ConocoPhillips-Cenovus Deal Means Yet Another Multinational Bailing On Oilsands

Jon Howard
March 31, 2017

ConocoPhillips (NYSE:COP) got rid of the tar baby on its balance sheet by selling most of its western Canada "oil sands" assets to Cenovus Energy Inc (USA) (NYSE:CVE), a Canadian company, which presently dropped by 11% in early trade March 30.

The company will, however, retain a 50-percent stake in another oil sands project, Surmont, where it partners with France's Total, plus its 100 percent in a shale block, Blueberry-Montney. While Cenovus shares fell, Houston-based Conoco was having its best day in four months, rising 6 per cent to US$48.69 in NY.

Canada's Natural Resources minister Jim Carr said the recent trend of consolidation in the oil sands underscored Canadian investors long-term confidence in the sector.

Cenovus Energy's Christina Lake oil sands operation.

Cenovus plans to raise C$3 billion in an offering of shares to help pay for the acquisition, supplemented by cash on hand and debt financing.

The price includes $14.1 billion in cash and 208 million Cenovus common shares.

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Cenovus Energy stock is down about eight per cent this morning ahead of regular trading on North American stock markets.

But it also outweighs the company's C$12.8 billion market capitalization, prompting ratings agency DBRS to place Cenovus under review with negative implications. It follows by a month Conoco's announcement that its reserves fell to a 15-year low after removing oil-sands barrels that were uneconomic as crude prices sat below $50 a barrel.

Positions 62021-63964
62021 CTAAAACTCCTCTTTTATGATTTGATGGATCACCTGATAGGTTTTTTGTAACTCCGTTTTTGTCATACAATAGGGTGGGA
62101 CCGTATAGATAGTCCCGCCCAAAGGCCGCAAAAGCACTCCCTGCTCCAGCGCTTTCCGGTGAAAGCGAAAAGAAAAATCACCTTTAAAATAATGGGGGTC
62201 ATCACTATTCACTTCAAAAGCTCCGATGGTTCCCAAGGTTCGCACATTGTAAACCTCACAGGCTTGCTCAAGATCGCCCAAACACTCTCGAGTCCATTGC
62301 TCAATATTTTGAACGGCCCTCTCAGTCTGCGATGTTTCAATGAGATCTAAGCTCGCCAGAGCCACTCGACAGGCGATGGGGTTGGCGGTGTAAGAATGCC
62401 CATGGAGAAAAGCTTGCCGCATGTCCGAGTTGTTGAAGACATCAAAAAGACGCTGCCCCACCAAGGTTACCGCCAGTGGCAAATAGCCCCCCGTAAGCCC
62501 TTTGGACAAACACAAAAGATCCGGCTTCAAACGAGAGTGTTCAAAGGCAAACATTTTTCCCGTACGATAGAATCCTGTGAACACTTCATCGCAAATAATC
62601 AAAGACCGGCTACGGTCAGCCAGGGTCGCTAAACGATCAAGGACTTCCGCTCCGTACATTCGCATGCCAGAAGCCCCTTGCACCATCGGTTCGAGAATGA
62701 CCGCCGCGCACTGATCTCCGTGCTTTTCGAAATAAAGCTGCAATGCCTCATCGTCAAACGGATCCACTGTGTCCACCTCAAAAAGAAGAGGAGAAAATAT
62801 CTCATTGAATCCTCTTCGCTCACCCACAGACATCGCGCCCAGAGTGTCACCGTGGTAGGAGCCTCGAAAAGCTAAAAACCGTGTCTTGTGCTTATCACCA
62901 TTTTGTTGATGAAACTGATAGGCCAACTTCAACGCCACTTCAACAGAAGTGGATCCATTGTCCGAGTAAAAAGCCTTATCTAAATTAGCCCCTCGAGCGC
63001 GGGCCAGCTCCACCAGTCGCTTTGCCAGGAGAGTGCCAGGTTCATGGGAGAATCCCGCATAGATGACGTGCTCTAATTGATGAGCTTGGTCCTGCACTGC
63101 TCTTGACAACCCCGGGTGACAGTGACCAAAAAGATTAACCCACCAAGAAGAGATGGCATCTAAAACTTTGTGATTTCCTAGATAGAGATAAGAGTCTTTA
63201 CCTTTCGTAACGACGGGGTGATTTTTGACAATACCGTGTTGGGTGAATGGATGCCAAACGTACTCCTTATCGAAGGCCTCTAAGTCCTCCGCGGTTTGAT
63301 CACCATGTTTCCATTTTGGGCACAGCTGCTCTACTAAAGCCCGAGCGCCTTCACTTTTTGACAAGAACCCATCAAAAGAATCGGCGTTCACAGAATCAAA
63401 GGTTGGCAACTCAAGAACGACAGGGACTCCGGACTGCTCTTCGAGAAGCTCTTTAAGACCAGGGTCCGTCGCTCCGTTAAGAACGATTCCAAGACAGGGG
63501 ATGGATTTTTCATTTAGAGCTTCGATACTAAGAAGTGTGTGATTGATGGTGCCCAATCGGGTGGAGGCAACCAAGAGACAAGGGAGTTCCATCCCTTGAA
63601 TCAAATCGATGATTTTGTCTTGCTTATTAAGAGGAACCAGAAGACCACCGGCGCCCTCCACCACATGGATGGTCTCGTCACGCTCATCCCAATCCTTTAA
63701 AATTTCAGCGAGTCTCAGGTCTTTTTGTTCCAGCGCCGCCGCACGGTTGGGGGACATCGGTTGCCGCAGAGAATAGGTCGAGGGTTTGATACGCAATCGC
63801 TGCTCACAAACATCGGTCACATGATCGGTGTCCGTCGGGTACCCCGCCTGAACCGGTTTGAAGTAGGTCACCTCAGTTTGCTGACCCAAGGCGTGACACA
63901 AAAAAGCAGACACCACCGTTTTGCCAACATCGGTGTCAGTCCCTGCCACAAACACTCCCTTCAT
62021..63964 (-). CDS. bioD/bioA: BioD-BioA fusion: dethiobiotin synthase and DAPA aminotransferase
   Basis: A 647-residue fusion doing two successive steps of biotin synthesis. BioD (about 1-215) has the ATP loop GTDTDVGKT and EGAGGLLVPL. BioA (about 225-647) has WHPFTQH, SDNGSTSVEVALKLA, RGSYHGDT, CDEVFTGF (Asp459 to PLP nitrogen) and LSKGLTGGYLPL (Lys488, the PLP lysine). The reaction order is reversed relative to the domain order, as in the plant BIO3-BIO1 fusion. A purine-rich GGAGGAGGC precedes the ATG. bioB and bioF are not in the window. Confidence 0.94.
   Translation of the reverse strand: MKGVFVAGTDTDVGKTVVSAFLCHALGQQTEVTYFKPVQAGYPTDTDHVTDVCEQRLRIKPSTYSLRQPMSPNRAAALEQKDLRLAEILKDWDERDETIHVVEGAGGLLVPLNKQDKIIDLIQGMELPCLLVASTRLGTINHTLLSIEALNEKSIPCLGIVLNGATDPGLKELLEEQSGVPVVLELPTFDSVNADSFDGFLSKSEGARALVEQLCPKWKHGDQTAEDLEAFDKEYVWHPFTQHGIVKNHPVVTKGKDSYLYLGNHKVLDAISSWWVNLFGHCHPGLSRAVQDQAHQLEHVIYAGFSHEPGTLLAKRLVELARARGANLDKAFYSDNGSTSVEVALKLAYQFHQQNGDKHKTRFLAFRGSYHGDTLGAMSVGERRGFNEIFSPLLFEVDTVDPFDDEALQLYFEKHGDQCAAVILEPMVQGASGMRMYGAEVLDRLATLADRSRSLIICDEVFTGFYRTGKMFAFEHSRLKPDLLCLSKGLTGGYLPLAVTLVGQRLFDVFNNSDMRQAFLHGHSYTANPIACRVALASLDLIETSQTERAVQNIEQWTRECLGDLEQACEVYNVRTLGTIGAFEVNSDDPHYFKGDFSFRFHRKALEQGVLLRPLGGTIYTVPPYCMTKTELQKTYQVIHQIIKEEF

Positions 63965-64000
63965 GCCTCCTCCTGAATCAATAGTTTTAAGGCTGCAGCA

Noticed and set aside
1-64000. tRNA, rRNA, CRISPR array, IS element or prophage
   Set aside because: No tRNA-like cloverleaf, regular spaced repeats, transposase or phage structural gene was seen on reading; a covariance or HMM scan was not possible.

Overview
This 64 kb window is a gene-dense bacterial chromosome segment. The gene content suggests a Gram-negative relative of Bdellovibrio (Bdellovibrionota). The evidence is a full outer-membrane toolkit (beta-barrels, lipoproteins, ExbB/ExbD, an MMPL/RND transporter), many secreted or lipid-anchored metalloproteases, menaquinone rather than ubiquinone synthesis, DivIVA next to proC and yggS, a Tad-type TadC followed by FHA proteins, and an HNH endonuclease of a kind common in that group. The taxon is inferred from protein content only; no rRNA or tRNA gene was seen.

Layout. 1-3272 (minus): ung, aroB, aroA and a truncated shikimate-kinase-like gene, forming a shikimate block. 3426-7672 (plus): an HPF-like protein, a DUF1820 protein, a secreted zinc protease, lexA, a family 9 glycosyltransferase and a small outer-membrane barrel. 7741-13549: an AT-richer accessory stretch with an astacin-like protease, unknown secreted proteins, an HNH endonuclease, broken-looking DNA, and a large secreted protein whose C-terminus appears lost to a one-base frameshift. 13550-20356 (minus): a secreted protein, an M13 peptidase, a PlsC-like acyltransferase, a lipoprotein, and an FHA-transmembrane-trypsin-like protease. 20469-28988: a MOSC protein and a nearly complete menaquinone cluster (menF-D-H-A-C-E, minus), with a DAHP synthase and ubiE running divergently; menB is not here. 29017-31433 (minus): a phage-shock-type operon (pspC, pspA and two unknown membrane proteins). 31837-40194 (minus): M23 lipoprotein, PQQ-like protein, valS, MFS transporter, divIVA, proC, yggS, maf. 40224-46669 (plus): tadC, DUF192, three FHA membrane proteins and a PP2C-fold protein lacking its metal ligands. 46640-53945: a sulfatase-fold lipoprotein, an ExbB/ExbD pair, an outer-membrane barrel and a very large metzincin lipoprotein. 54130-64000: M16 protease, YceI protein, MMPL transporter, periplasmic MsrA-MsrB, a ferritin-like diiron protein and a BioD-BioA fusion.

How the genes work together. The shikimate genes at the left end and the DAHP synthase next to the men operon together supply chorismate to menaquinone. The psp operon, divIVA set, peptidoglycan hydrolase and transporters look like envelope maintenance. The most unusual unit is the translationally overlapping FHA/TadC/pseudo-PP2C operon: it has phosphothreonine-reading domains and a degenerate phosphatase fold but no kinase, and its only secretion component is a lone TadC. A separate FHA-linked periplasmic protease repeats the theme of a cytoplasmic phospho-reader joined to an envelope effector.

Cenovus president and CEO Brian Ferguson said: "This transformational acquisition allows us to take full control of our best-in-class oil sands projects and to add a second growth platform across the prolific Deep Basin that provides complementary short-cycle development opportunities".

Combined, the holdings in the agreement can produce 298,000 barrels of oil equivalent a day in 2017.

Ryan Lance, ConocoPhillips chairman and CEO, said the transaction will make an immediate impact on the company's value proposition by allowing it to reduce debt to $20 billion and double share repurchases to $6 billion from $3 billion.

Meanwhile Canadian players like Cenovus, Suncor Energy and Canadian Natural Resources Ltd are grabbing assets as the multinationals retreat, betting improvements in thermal extraction technology will help them boost efficiency to compete against cheaper USA shale plays.

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